"The techniques for researching and characterizing genomics diseases are available to both researchers (next generation DNA sequencing) and the general public (in the form of personal testing), so we should soon be able to diagnose any genetic disease by sequencing a patient’s DNA."
Indeed, this is the future but the future is almost here: Illumina with $1,000 per full genome sequencing, Tute Genomics which is now allowing researchers and clinicians to interpret the entire human genome, and a big announcement for 23andMe regarding their entrance into the UK market.
As an industry, there are still a lot of hurdles, but we will see some significant moves this year in this space—including ways to actually analyze 150 zetabytes (1021) of data per full genome, begin integrating this data into evolving and ancient EMR platforms, and provide genetic counseling to offset the lack of knowledge by the masses.
3. Smart Data and Data Science
Well actually, data itself is not smart, people are! And while there is huge promise in big data analysis, collecting and hoarding zetabytes (yes this term again) of data does not bring any value.
People need to ask the right questions of the data. We are at an age where collecting data is easy with body-generated data, environmental data, and traditional medical data—but it is the data scientist combined with sharp business and clinical skills that will empower the healthcare system to make all this data actionable, with the healthcare consumer at the center.
"If you torture the data long enough, it will confess to anything" - Ronald Coase
4. Next Generation EMR is personal
Let’s face it—and this is not news to anybody—core medical data is already becoming a small percentage of the overall personal health record. Existing EMR platforms are over two decades old and some are struggling to keep up with archaic architectures, millions of lines of code, and minimal-to-no differentiation to their client base today.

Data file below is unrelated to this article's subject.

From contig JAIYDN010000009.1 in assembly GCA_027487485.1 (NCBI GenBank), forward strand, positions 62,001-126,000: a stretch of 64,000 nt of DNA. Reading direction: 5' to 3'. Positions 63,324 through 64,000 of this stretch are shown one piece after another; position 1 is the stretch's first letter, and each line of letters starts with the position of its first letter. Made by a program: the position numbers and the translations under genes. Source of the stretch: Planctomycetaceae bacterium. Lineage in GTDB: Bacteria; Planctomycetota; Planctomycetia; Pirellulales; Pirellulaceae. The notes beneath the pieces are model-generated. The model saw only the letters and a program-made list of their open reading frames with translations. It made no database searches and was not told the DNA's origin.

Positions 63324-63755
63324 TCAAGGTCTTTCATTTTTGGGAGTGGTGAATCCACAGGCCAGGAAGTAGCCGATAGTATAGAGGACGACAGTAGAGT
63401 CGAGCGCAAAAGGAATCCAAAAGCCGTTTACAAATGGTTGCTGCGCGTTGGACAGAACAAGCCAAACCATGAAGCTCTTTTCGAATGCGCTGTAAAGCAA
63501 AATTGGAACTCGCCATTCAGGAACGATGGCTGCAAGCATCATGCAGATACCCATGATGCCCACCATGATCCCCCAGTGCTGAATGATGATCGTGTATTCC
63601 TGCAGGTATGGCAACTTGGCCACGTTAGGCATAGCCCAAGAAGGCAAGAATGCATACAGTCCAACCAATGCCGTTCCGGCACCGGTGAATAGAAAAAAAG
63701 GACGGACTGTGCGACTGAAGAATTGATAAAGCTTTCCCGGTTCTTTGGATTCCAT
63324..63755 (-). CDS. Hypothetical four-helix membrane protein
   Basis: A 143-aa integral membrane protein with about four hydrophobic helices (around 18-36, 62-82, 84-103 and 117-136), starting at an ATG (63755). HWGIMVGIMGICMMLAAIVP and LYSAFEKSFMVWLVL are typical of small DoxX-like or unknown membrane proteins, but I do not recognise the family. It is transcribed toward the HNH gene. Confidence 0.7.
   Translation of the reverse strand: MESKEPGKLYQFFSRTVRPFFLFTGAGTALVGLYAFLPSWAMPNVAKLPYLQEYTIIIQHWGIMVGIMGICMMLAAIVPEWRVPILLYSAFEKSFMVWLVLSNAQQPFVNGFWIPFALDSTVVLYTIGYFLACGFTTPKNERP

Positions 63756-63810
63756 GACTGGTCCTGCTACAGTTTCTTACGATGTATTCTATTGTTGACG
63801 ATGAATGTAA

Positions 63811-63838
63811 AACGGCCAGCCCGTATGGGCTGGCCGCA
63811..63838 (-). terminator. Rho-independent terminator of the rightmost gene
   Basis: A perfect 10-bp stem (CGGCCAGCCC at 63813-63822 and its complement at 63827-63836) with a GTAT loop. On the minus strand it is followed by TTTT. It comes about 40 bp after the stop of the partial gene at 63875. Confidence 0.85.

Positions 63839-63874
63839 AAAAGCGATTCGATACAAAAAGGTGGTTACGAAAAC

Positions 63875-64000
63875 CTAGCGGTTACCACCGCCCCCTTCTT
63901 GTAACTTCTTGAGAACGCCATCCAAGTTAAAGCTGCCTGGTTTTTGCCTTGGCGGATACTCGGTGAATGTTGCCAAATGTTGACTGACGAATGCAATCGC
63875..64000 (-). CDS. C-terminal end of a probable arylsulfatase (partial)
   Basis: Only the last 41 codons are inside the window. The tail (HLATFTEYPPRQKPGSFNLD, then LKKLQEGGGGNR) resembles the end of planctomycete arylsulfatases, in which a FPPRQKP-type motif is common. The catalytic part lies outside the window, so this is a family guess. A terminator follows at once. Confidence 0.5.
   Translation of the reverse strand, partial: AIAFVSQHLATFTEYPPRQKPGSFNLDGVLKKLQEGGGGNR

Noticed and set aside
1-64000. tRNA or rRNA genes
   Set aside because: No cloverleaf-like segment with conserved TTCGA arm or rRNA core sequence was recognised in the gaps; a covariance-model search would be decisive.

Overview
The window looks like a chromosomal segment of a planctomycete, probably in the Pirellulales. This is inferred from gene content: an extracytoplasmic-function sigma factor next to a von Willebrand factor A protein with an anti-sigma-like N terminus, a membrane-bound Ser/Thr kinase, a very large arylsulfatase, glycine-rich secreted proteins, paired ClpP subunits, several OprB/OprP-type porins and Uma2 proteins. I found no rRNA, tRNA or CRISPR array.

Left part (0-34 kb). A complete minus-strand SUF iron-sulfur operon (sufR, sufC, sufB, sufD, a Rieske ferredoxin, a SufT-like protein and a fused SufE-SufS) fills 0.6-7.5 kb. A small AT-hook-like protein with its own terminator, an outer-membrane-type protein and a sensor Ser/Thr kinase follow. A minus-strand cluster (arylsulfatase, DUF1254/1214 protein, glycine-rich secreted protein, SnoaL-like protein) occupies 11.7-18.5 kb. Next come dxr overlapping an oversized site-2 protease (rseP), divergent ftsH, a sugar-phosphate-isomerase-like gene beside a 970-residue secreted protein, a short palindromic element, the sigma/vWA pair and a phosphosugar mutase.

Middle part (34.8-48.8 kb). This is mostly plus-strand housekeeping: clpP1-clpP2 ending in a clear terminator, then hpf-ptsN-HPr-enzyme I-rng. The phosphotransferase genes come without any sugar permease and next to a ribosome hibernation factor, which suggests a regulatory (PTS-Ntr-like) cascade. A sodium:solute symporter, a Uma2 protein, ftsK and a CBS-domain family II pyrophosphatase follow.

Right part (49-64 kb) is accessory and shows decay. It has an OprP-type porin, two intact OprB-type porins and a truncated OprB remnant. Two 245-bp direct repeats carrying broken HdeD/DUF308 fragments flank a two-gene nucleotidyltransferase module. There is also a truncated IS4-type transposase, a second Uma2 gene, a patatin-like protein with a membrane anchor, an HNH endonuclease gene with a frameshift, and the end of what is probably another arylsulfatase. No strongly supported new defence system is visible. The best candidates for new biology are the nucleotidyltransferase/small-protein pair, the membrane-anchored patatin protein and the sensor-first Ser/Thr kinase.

The smart ones are looking to open up their APIs, integrate body-generated and genomics data, and even combine that with environmental data at a personalized level to be able to provide that precision medicine at point of care.
5. Design and Aesthetics
Our bodies are complex, and therefore the medical profession is complex. Once again, an unprecedented amount of content is generated daily—and for both consumers and clinicians alike, dealing with this information overload is becoming yet another full time job.
The aforementioned smart data discussion is only one piece of the puzzle. User experience is another.
At the core of our health is human behavior. Hence, incentivizing healthcare consumers (patients), making their treatment pathways clear, and presenting stupid data in a smart and actionable way are all key to improving our healthcare system.
Global health care transformation is still in its infancy. While we don’t truly know what the future holds, we all know that health is personal—and will need to be handled accordingly to optimize the progress that is possible with digital health.